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The Ultimate Blue Train
Format: Audio CD|Change
Price:$9.99+ Free shipping with Amazon Prime


on May 17, 2017
John Coltane's only Blue Note album as leader is an absolute cracker. From the opening track to the last, this is one of Coltrane's best "early" albums. He is in total command of his tenor and this album includes one of the best jazz ballads you will ever hear with "I'm Old Fashioned". Highly recommended to anyone interested in jazz. The vinyl version is new to me, but rich in sonic detail.
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on November 30, 2008
This is a classic jazz recording without a doubt in my mind. If anyone gave this a bad review they're clearly not listening hard enough, because this is the only album that I really dug. Perhaps it was his choice of sidemen: Lee Morgan on trumpet, Curtis Fuller on trombone, Kenny Drew on piano, Paul Chambers on bass, and Philly Joe Jones on drums, I'm not sure, but all I know is this album is the most swinging in Coltrane's discography, although "Giant Steps" was pretty good as well, but I always enjoyed hearing Coltrane with other horn players. His tone on this record was by far the best it ever sounded.

Anyone interested in hearing Coltrane, then pick this album up first! You won't be sorry.
4 helpful votes
5 helpful votes
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on December 4, 2011
This is my fourth copy of Blue Train. I fell in love it with the album on a small system in a dorm room capable of filling the room but not set up for active listening. Some years later, with a system that allowed me just to sit and listen, I bought a remaster and then, a bit later, an SACD version of the remaster. None won me over. In the previous releases, the numbers didn't fill the soundstage with genuine integrity. Instead, each instrument was neatly but discretely located. And the horns had a digitized bite: not the attention grabbing surge of a horn, but a kind of scrape that so many CD's betray. And I'm not a "vinyl is the only way" kind of guy. Quite the opposite. I love the clean, dynamic range of a brilliantly mastered CD. And that is just what we have here; Analogue Productions has got this one right. It swings with a kind of energy and integrity that its predecessors lack and the horns have the most natural tone without sounding smoothed over or softened to compensate for the kind of edge that digital sources can bring. Just brilliant, a complete home run. (That this is an awesome Coltrane album I take to be an already settled issue.)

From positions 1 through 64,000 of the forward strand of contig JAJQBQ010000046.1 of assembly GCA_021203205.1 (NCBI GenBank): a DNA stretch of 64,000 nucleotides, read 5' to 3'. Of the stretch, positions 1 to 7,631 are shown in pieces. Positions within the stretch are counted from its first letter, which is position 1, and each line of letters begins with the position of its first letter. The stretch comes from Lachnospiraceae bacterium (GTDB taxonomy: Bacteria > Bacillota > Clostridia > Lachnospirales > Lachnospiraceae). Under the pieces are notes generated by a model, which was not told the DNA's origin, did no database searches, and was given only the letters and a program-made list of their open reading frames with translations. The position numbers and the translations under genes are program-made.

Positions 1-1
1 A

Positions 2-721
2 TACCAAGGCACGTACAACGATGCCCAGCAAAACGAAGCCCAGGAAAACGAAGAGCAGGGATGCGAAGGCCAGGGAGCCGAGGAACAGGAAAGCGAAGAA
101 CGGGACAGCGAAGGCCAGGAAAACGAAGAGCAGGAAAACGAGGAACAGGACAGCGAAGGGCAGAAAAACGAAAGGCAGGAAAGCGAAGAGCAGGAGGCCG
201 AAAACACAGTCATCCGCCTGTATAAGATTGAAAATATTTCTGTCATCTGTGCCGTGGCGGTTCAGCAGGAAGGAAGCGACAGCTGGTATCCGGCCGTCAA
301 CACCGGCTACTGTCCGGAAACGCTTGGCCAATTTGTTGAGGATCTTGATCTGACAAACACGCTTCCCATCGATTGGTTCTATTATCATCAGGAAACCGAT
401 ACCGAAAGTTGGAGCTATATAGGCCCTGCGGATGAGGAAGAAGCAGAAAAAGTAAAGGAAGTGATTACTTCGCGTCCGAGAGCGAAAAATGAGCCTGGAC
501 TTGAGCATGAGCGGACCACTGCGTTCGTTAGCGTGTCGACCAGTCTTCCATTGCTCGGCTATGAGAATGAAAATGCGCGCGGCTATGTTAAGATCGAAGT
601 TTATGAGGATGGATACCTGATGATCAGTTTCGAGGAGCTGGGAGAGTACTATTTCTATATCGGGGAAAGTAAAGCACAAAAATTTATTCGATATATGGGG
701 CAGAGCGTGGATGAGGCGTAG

3 helpful votes
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on September 25, 2001
Only a misguided jazz philistine would consider this work anything other than essential, but a few words specifically about Blue Note's DVD-audio version: Unlike a growing number of other titles in this new format, this is a stereo recording, not remastered to other multichannel formats like Dolby Digital 5.1 or DTS. That said, this is truly a reference recording, described by the liner notes as Master Tape Sound (MTS). The greater presence, clarity, and dynamic range offered by the 24-bit/96kHz digital data stream is easily discernable even on low-end systems. There will probably never be a more definitive version of this recording. Highly recommended.
6 helpful votes
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on April 3, 2014
One of the worst cultural things to ever happen, IMHO, was the USA COPYRIGHT LAW, which allows "According to the most recent revisions in 1998, authors are now granted life plus 70 years of exclusive control and corporations owning copyright are granted 95 years."
[...]

Europe, however, has a longer history of cultural appreciation, so it makes warped sense that you need to get European copies of great American music.

This is a good example. Dig it!
2 helpful votes